Online applications range from the cumbersome and confusing (Fulbright) to the streamlined and efficient (Watson, Marshall). But even in the best of cases, online applications can add an element of anxiety to the process. The following are some tips to keep in mind when dealing with online applications.
- Give yourself plenty of time to complete the online application. Get familiar with its operation early in the process. When preparing to submit the final, official application, try to avoid doing so at the last minute. Heavy use near deadlines can cause delays and even complete breakdowns during the submission process.
- Most, if not all, online applications require an initial registration in order to access the application. Register early! It does not commit you to anything. It gives you access not only to the application, but also to information bulletins provided by the fellowship organization. For example, Fulbright sends out useful, informative, and inspiring “applicant newsletters” by email to everyone who registers. Online systems also inform Dean Mancini of everyone who registers.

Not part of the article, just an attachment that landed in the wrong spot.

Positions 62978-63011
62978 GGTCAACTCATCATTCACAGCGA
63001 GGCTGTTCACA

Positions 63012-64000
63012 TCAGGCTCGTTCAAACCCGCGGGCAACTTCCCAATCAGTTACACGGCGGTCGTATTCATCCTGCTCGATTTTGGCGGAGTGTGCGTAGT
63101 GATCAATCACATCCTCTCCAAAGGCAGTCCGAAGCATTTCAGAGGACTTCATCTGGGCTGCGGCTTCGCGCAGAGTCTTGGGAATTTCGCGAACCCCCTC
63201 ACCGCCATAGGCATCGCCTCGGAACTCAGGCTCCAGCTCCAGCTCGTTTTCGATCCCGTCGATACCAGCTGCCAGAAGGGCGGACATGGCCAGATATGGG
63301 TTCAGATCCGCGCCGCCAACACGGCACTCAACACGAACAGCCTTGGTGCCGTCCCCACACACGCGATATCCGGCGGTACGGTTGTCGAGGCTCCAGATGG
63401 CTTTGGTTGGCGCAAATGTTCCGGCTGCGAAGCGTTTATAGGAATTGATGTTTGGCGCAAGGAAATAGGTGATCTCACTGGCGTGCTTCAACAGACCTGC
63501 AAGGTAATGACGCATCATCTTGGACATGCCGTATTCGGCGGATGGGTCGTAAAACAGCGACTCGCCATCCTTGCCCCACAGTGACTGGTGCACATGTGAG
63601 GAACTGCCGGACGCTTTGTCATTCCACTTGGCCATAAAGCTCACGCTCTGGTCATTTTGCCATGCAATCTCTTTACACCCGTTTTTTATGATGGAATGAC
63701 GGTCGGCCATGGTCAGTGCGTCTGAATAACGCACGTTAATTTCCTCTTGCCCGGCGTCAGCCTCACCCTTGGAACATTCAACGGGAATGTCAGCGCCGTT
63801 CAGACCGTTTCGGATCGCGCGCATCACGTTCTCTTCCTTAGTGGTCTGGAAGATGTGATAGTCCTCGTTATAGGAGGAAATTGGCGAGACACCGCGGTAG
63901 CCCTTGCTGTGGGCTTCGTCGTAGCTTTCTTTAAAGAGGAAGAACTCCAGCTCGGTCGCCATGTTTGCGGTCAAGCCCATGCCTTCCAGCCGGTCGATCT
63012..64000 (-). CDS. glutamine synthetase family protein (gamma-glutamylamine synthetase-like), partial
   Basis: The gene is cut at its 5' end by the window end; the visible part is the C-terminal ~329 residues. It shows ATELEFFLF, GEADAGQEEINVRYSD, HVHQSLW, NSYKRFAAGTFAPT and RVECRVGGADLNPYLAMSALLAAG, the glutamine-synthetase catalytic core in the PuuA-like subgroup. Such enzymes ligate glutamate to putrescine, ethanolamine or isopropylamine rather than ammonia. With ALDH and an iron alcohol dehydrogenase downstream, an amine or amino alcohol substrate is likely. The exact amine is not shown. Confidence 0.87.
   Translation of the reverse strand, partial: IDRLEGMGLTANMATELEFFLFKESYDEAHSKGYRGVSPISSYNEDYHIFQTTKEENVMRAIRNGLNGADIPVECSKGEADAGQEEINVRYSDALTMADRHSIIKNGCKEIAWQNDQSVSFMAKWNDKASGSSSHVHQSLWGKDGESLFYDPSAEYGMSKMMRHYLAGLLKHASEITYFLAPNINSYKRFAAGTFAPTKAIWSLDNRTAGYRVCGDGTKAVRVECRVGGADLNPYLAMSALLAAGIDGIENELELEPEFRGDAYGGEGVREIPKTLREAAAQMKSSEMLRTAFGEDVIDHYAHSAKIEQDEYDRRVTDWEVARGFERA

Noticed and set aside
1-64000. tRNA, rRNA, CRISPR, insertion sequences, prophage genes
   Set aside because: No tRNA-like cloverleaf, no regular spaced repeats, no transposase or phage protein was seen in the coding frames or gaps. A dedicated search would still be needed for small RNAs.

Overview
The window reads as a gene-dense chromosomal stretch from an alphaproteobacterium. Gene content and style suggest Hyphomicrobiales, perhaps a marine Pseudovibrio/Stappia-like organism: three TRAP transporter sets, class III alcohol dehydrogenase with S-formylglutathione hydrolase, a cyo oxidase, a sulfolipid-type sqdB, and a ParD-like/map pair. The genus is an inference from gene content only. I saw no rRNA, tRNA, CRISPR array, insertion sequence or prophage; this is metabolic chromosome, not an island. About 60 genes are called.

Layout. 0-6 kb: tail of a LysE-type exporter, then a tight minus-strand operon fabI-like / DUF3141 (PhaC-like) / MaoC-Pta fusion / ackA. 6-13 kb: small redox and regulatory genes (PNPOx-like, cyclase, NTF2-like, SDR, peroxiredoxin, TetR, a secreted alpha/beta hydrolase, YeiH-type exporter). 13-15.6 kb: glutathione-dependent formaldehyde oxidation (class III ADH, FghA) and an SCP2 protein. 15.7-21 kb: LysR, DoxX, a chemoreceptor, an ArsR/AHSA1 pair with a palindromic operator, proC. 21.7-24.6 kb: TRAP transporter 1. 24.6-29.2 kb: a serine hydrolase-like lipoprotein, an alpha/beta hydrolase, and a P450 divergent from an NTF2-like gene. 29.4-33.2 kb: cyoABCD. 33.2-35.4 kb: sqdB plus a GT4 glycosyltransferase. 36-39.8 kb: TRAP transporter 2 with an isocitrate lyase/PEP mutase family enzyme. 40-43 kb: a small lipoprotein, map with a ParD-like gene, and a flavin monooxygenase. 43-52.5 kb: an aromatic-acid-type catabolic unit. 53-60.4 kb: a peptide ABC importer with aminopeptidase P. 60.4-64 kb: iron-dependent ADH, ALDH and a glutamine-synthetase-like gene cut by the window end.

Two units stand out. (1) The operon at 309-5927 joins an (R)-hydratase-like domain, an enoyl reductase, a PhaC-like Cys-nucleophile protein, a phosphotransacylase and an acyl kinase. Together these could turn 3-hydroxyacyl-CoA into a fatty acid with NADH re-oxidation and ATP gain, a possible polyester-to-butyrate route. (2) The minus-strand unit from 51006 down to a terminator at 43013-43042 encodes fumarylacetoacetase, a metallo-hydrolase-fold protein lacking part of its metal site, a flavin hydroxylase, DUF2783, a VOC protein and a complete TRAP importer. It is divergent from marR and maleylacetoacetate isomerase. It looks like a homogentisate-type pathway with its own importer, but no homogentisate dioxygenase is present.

- It’s never a good idea to compose your answers while in the online application itself. Work in a word processing program; then either cut and paste, or browse and upload. Make sure to use the spell and grammar check option, although it may not catch all errors.
- Online application systems often do not support formatting. Formatting such as italics, bold and underline may be removed. Keep this in mind as you write your personal statement and project proposal.
- Save, save, and save often!
- Once you have completed your application, print out a copy of the complete application and bring it to the Dean’s Office, for us to keep both in your file and in our fellowship records.